Alaska airliners on drug/alcohol screenings for pilots

FAA Drug Alcohol Testing

FAA Drug Alcohol Testing

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Alaska airliners on drug/alcohol screenings for pilots

FAA Drug Alcohol Testing: A former Alaska Airlines captain has been charged with piloting a commercial plane while under the influence of alcohol.

David Hans Arnston was arrested Wednesday in connection with two flights he piloted in June 2014, both of which had passengers on board, according to the U.S. Attorney’s Office. After the flights, Arnston was randomly selected for a drug and alcohol test which he failed. He was then immediately removed from duty, the airliner said in a statement Friday.

RELATED: Alaska Airlines says intoxicated pilot was ‘immediately removed from duty’

Arnston is the third pilot to fail an Alaska Airlines drug or alcohol screening in the past 10 years, the company said. Regulations surrounding these screenings are overseen by the Federal Aviation Administration, but it’s up to the airlines themselves to conduct the tests.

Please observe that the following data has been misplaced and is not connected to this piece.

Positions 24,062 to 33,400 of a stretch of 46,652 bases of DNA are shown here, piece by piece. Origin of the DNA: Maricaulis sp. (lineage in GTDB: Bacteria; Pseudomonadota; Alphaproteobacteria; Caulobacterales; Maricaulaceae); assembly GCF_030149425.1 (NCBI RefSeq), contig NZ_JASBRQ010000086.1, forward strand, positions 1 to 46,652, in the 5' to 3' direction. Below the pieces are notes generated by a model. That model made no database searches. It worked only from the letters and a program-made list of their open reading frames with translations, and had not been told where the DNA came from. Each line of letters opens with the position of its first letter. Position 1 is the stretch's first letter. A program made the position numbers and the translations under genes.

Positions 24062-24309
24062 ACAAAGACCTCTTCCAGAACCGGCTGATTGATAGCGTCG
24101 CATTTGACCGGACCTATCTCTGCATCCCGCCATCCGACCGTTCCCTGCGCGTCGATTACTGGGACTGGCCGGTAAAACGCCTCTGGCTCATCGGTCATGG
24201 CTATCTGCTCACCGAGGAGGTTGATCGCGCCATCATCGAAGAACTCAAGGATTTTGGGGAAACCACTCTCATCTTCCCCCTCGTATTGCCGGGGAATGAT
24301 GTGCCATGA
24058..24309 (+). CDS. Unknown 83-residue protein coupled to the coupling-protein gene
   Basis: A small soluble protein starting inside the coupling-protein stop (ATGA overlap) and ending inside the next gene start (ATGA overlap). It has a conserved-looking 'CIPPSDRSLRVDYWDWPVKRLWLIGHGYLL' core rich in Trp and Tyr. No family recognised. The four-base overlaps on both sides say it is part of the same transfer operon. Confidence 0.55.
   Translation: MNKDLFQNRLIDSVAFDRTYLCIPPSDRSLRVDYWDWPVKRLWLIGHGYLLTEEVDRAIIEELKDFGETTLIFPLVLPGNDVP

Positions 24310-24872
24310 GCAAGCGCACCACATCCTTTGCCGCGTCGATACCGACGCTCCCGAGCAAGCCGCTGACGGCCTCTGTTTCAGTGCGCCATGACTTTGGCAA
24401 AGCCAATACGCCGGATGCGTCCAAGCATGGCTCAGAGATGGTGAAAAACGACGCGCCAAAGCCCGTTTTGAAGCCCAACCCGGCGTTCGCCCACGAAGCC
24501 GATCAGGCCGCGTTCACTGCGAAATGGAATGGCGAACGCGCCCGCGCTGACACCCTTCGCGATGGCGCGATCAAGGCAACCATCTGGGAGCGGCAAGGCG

“It’s not just the case of us policing ourselves, we’re actually very closely audited,” said PenAir Director of Operations Matthew Macri.

PenAir says it randomly tests about 40 percent of its ‘safety sensitive’ employees each year. Safety sensitive is a term defined by the federal government to include anyone with a hand in flight safety, including pilots, flight attendants, mechanics and operations agents.

While the FAA oversees the enforcement of the regulations, it was not able to provide Channel 2 with an answer regarding the amount of drug and alcohol screenings an airliner is required to conduct.

Alaska Airlines says each year it randomly selects about 35 percent of its safety sensitive employees for drug/alcohol screenings. Ravn Alaska says it selects about 25 percent.